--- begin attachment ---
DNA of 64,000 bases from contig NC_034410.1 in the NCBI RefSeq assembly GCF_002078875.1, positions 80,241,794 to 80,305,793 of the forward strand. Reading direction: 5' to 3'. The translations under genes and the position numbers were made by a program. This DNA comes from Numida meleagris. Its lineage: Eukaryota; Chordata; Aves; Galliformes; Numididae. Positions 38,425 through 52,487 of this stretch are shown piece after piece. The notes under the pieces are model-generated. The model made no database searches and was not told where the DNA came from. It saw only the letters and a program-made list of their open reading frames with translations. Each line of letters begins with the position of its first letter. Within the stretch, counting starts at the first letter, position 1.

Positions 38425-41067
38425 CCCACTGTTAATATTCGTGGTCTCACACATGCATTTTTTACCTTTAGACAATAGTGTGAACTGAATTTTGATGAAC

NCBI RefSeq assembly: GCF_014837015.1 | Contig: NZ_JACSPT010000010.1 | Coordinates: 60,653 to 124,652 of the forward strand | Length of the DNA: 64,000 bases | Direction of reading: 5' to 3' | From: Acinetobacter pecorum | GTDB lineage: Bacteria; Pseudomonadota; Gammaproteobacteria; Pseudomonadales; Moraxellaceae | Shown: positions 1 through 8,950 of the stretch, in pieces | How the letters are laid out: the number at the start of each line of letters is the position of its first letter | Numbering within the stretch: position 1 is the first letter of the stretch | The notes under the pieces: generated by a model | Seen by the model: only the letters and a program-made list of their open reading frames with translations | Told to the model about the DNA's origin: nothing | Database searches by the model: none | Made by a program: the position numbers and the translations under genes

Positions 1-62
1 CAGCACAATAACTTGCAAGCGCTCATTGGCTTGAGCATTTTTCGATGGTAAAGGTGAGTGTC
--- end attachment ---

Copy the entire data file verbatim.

DNA of 64,000 bases from contig NC_034410.1 in the NCBI RefSeq assembly GCF_002078875.1, positions 80,241,794 to 80,305,793 of the forward strand. Reading direction: 5' to 3'. The translations under genes and the position numbers were made by a program. This DNA comes from Numida meleagris. Its lineage: Eukaryota; Chordata; Aves; Galliformes; Numididae. Positions 38,425 through 52,487 of this stretch are shown piece after piece. The notes under the pieces are model-generated. The model made no database searches and was not told where the DNA came from. It saw only the letters and a program-made list of their open reading frames with translations. Each line of letters begins with the position of its first letter. Within the stretch, counting starts at the first letter, position 1.

Positions 38425-41067
38425 CCCACTGTTAATATTCGTGGTCTCACACATGCATTTTTTACCTTTAGACAATAGTGTGAACTGAATTTTGATGAAC

NCBI RefSeq assembly: GCF_014837015.1 | Contig: NZ_JACSPT010000010.1 | Coordinates: 60,653 to 124,652 of the forward strand | Length of the DNA: 64,000 bases | Direction of reading: 5' to 3' | From: Acinetobacter pecorum | GTDB lineage: Bacteria; Pseudomonadota; Gammaproteobacteria; Pseudomonadales; Moraxellaceae | Shown: positions 1 through 8,950 of the stretch, in pieces | How the letters are laid out: the number at the start of each line of letters is the position of its first letter | Numbering within the stretch: position 1 is the first letter of the stretch | The notes under the pieces: generated by a model | Seen by the model: only the letters and a program-made list of their open reading frames with translations | Told to the model about the DNA's origin: nothing | Database searches by the model: none | Made by a program: the position numbers and the translations under genes

Positions 1-62
1 CAGCACAATAACTTGCAAGCGCTCATTGGCTTGAGCATTTTTCGATGGTAAAGGTGAGTGTC